ECB drops interest rates in Europe, but remains cautious on inflation: ‘Are we today moving into a dialing-back phase? I wouldn’t volunteer that’

The European Central Bank delivered the interest-rate reduction it’s been flagging for months — moving away from a record high — but stopped short of indicating more may follow.

Officials led by President Christine Lagarde lowered the key deposit rate by a quarter-point to 3.75% on Thursday, as expected. Having held it at 4% for nine months, they said the inflation outlook has improved “markedly,” though they’ll “keep policy rates sufficiently restrictive for as long as necessary” after also raising projections for prices.

“Are we today moving into a dialing-back phase? I wouldn’t volunteer that,” Lagarde told reporters in Frankfurt. “There’s a strong likelihood but it will be data dependent, and what is very uncertain is the speed at which we travel and the time that it will take.”

The Governing Council pledged to continue adhering to a meeting-by-meeting approach, saying it isn’t “pre-committing to a particular rate path.” The rate cut was unanimous, except for one governor, according to Lagarde.

The decision begins to roll back the unprecedented barrage of hikes deployed to quell the euro zone’s worst-ever spike in prices. The step, which nudges the ECB ahead of the Federal Reserve and the Bank of England in loosening monetary policy, could also help to reinvigorate the 20-nation economy after two years of stagnation and a mild recession.

While Lagarde last month declared inflation “under control,” a string of recent data has pointed to enduring price pressures. That’s prompted investors and economists to dial back their expectations for rate cuts in 2024 to two or three in total.

Money markets held onto bets that the next cut will probably be in September. The euro rose 0.1% to $1.0880 and the yield on 10-year German bonds climbed four basis points to 2.55%.

An updated quarterly outlook published alongside the ECB’s policy statement forecasts inflation averaging 2.2% in 2025, up from 2% before, with this year’s projection for economic expansion lifted to 0.9% from 0.6%.

Lagarde said price growth will slow toward the 2% goal later than previously thought.

“Inflation is expected to fluctuate around current levels for the rest of the year,” she said. “It is then expected to decline towards our target over the second half of next year.”

While the higher inflation revisions aren’t a surprise, “they add to the sticky inflation story that may limit the room for additional rate cuts,” said Theophile Legrand, a rates strategist at Natixis SA.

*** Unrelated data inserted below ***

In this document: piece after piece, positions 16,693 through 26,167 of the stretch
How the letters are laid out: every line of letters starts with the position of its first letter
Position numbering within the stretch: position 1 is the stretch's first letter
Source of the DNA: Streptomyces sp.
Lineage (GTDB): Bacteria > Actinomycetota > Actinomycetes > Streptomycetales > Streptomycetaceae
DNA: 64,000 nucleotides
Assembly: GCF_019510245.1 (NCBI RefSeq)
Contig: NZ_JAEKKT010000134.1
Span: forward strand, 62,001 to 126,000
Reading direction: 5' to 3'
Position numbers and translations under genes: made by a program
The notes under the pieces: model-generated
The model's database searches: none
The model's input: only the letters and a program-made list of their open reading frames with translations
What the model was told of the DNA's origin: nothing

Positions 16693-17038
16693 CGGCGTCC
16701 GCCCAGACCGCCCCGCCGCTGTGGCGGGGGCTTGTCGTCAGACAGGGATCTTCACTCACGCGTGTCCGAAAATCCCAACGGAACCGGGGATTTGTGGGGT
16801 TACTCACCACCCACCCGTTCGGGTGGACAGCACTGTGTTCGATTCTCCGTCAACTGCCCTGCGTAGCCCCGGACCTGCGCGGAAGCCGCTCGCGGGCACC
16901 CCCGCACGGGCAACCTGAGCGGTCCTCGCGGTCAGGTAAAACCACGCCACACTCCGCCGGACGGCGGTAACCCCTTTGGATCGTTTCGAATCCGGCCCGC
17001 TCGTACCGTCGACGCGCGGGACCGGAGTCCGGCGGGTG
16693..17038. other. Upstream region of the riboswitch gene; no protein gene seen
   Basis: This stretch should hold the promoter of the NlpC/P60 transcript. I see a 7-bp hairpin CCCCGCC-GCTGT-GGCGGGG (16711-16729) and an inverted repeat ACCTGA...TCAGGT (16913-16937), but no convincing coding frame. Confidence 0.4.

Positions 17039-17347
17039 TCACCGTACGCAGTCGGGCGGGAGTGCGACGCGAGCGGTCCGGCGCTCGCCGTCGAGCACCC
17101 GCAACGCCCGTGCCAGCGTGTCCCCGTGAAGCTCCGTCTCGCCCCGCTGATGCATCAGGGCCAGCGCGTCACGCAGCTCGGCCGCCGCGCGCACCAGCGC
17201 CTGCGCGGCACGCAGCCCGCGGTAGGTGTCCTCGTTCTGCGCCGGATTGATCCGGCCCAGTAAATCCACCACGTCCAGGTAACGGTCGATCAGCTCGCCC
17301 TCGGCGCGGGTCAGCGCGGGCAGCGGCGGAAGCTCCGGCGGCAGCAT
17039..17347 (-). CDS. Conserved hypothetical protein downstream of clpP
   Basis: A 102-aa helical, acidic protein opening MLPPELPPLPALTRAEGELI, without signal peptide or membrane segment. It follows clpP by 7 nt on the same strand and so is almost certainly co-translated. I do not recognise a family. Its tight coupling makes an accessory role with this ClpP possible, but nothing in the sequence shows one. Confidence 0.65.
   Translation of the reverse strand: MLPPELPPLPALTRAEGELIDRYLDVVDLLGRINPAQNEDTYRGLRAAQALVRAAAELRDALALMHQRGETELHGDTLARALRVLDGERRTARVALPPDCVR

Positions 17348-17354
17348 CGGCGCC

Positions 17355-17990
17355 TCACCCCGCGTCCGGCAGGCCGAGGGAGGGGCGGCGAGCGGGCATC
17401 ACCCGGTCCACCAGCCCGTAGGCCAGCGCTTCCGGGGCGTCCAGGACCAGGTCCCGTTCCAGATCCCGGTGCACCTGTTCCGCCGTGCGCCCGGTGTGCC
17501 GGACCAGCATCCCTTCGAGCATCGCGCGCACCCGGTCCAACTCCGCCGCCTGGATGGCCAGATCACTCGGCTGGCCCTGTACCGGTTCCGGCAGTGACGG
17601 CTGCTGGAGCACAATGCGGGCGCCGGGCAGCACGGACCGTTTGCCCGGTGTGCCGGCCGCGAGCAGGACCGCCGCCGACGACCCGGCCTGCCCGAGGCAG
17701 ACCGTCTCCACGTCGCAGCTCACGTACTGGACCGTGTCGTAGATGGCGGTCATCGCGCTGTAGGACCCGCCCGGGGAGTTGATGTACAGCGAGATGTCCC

The run-up to Thursday’s meeting saw policymakers leave little room for doubt in their intention to lower rates — even after some of the economic numbers they’d hoped would back their case moved in the wrong direction.

Inflation, for one, quickened more than anticipated in May, with a gauge of underlying trends also wrong-footing analysts by edging higher. Elsewhere, wage rises failed to moderate in the first quarter — suggesting elevated growth in services prices will persist. Another crucial measure of pay is due Friday and may paint a similar picture.

The economy, meanwhile, has bounced back more forcefully than expected from its malaise. Aside from the outperformance in growth, unemployment hit an all-time low in April and the troubled manufacturing sector is finally showing signs of life.

Lagarde said risks to the economy are balanced in the near term, with the recovery to continue thanks to stronger exports and services, alongside looser monetary policy.

ECB Chief Economist Philip Lane has said inflation and wage gains will “bounce around” this year, even as the general trend is for them to abate. Policy must continue to restrict activity throughout 2024, he says.

While the ECB has now cut before both the Fed and the BOE, which are grappling with more stubborn price pressures and are only expected to follow suit in the coming months, counterparts in other parts of the world have already started easing.

The Bank of Canada reduced its benchmark rate on Wednesday and said more moves may come — becoming the first Group of Seven central bank to do so since the biggest global inflation shock since the 1970s erupted. In Europe, Sweden’s Riksbank and the Swiss National Bank are among those to have already eased.

–With assistance from Greg Ritchie, William Horobin, Jasmina Kuzmanovic, Alessandra Migliaccio, Irina Anghel, Christoph Rauwald, Angela Cullen, Laura Malsch, Laura Alviž, Alexey Anishchuk, James Regan, Phil Serafino, Fergal O’Brien, Adam Blenford, Barbara Sladkowska, Harumi Ichikura, Joel Rinneby, Lizzy Burden, Max Ramsay and James Hirai.

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